Abstract and Keywords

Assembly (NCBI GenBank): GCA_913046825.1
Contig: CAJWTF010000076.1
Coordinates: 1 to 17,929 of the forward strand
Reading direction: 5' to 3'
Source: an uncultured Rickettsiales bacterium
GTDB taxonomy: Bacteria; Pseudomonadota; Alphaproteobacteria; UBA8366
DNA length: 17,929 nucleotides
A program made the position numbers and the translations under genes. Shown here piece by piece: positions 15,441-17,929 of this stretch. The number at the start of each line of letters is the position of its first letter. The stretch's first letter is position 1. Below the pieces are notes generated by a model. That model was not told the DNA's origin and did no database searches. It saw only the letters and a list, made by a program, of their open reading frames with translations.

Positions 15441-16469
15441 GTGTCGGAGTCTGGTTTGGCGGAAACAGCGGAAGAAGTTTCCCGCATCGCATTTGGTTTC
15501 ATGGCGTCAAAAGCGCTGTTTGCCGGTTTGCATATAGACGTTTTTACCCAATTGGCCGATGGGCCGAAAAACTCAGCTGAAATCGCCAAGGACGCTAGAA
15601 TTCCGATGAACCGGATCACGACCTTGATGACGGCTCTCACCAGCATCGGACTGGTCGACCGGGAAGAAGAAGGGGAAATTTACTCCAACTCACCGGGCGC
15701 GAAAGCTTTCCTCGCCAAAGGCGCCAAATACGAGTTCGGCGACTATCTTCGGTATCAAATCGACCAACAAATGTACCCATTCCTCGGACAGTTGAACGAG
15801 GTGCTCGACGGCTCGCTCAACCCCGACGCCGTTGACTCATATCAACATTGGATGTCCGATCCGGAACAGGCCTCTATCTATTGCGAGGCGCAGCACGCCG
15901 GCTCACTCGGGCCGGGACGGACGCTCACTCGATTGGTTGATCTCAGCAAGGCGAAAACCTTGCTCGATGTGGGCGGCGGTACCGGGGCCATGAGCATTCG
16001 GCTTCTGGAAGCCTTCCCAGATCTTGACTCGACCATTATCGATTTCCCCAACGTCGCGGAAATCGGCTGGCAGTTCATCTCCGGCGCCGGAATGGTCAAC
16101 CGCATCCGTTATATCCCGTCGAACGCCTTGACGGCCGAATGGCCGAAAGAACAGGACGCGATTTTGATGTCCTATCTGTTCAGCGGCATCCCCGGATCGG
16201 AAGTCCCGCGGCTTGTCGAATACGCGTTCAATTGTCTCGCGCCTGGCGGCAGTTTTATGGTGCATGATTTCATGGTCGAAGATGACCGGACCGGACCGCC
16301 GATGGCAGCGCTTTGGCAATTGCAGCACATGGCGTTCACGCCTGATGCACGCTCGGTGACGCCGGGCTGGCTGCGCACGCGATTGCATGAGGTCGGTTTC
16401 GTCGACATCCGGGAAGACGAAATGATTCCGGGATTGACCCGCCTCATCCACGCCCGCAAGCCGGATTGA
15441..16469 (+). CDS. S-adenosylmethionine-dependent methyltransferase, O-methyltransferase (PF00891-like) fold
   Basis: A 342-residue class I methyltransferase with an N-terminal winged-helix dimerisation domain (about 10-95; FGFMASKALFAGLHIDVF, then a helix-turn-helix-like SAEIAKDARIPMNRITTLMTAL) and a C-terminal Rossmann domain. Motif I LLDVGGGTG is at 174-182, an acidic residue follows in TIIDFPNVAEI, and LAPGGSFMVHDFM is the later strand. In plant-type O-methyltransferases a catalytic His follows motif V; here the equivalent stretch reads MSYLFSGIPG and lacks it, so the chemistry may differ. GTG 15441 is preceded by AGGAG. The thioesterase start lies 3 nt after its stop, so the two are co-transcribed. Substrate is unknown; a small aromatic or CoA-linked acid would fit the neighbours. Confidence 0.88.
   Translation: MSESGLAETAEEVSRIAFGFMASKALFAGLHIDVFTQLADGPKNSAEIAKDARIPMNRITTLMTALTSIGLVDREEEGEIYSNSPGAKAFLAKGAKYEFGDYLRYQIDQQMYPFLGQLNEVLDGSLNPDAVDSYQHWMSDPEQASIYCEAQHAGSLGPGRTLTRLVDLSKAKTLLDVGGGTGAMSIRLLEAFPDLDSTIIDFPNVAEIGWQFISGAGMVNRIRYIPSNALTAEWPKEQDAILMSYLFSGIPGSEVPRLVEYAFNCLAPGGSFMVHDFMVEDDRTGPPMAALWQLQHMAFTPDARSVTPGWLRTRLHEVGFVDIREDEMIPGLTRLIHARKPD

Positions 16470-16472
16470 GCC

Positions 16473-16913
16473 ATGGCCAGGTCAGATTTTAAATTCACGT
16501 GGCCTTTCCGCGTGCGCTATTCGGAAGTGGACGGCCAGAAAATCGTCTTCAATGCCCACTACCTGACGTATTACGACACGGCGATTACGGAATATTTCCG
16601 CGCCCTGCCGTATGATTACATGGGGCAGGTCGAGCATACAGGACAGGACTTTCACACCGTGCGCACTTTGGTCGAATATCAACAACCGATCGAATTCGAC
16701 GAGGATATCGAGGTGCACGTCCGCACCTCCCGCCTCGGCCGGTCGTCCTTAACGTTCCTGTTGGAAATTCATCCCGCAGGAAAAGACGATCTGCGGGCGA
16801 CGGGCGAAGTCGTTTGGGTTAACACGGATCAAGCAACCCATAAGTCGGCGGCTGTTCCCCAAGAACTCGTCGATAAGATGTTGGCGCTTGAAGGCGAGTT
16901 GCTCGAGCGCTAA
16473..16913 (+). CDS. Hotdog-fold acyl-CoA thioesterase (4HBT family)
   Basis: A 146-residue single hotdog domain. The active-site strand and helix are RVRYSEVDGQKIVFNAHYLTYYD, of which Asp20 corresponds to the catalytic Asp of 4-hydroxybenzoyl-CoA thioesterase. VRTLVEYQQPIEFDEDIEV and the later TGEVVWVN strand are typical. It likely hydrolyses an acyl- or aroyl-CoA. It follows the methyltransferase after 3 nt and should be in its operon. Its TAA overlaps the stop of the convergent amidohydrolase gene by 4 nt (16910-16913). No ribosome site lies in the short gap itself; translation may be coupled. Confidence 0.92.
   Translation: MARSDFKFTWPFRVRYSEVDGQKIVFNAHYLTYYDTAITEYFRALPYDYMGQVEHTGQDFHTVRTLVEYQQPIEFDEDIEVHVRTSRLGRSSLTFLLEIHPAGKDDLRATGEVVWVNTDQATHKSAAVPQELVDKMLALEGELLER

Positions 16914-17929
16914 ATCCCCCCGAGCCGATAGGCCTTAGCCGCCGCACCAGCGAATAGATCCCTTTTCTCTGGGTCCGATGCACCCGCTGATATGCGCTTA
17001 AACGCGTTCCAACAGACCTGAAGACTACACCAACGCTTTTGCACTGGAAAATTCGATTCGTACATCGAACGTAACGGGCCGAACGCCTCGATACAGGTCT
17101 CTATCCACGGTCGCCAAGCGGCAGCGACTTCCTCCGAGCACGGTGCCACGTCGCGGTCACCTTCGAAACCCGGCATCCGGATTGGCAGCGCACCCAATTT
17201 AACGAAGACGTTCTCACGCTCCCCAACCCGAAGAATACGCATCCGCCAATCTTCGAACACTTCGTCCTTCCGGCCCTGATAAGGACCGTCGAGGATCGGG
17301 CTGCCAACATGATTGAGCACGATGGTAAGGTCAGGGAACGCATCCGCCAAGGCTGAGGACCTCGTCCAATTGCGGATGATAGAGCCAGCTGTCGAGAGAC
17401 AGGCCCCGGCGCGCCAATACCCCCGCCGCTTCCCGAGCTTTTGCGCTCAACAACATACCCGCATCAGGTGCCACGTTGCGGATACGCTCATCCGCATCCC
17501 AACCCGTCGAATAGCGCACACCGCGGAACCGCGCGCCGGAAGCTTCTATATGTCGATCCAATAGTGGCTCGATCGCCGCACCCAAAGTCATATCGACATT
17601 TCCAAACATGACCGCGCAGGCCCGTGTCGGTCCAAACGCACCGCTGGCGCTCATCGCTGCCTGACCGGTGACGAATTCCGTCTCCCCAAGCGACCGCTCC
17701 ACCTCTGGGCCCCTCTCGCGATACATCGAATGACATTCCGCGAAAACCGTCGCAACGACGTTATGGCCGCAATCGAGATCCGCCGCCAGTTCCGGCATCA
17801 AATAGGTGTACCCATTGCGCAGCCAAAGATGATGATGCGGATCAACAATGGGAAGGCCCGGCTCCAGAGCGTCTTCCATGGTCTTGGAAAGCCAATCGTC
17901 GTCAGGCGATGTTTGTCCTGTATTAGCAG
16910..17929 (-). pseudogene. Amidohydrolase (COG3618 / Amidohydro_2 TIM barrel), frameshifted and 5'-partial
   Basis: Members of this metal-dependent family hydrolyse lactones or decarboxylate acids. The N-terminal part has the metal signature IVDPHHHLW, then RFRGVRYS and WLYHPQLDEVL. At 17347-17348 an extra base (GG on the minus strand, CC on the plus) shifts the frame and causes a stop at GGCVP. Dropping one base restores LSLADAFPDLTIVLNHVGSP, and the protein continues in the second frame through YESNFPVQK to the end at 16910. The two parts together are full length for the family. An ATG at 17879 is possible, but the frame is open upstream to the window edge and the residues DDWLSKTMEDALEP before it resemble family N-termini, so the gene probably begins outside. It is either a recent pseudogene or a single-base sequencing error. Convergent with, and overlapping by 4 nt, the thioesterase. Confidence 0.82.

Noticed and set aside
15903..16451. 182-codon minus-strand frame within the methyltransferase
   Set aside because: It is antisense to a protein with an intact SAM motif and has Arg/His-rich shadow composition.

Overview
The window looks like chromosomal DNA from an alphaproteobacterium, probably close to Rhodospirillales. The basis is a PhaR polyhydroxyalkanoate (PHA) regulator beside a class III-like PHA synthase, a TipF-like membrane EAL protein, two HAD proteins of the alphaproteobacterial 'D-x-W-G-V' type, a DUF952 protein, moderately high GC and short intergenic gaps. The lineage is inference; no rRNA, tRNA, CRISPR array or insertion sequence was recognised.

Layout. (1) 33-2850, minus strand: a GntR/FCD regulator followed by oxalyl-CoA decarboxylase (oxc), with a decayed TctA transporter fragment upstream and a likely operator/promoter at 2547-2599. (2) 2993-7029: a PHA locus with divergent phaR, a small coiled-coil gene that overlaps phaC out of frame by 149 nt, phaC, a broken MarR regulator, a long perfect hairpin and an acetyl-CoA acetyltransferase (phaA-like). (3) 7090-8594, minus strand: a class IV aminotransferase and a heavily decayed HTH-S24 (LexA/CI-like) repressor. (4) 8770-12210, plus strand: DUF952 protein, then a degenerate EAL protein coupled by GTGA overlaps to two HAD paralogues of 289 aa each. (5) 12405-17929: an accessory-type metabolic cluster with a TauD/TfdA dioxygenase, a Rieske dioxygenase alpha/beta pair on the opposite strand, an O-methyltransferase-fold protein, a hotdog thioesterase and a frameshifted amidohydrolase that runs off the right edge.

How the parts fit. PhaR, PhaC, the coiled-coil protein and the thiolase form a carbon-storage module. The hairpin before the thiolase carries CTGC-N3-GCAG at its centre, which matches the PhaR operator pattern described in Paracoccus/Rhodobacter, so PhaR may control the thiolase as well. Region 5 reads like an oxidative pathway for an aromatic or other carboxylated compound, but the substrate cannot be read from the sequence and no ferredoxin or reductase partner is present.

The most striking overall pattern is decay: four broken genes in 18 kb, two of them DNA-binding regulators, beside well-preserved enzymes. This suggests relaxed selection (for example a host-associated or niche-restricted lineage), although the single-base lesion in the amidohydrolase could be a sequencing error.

Envy is a prevalent emotional response to comparisons individuals make with superior others. In this article, the authors review the psychological literature on envy and discuss the relevance of envy to competitive contexts, positing a bidirectional relationship between envy and competition. The authors begin by presenting the various conceptualizations of envy, emphasizing the widely accepted notion that envy can entail distinct consequences—pulling down the envied target (i.e., malicious or destructive consequences) versus self-improvement (i.e., benign or constructive consequences). In the remaining parts of the article, the authors provide an elaborate discussion of the malicious (destructive) and benign (constructive) consequences of envy in terms of cognitions, intentions, behaviors, and wellbeing. The authors proceed by discussing the determinants of these types of envy consequences, categorized into factors related to the situation, factors related to the superior envied target, and characteristics of the envious individual. Finally, the authors discuss interventions that may reduce the destructive consequences of envy among competitors.
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